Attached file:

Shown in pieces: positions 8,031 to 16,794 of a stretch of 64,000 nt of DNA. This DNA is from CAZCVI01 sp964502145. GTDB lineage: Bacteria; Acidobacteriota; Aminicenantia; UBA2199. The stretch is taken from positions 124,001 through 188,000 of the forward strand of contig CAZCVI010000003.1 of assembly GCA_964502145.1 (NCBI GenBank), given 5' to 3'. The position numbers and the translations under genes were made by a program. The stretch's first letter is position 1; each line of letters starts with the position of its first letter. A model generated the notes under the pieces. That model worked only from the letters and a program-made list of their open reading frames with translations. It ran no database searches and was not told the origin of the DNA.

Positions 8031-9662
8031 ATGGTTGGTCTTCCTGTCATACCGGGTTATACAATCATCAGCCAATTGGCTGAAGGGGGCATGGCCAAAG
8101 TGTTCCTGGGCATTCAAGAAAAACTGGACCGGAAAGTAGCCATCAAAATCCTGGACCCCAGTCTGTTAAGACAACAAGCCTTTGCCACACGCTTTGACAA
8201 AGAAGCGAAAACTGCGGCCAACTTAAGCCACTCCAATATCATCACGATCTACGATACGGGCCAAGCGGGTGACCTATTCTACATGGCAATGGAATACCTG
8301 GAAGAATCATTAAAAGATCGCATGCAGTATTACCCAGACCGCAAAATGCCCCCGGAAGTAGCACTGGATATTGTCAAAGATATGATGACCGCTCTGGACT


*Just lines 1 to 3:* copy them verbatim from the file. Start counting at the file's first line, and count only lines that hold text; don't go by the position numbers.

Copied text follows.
Shown in pieces: positions 8,031 to 16,794 of a stretch of 64,000 nt of DNA. This DNA is from CAZCVI01 sp964502145. GTDB lineage: Bacteria; Acidobacteriota; Aminicenantia; UBA2199. The stretch is taken from positions 124,001 through 188,000 of the forward strand of contig CAZCVI010000003.1 of assembly GCA_964502145.1 (NCBI GenBank), given 5' to 3'. The position numbers and the translations under genes were made by a program. The stretch's first letter is position 1; each line of letters starts with the position of its first letter. A model generated the notes under the pieces. That model worked only from the letters and a program-made list of their open reading frames with translations. It ran no database searches and was not told the origin of the DNA.

Positions 8031-9662
8031 ATGGTTGGTCTTCCTGTCATACCGGGTTATACAATCATCAGCCAATTGGCTGAAGGGGGCATGGCCAAAG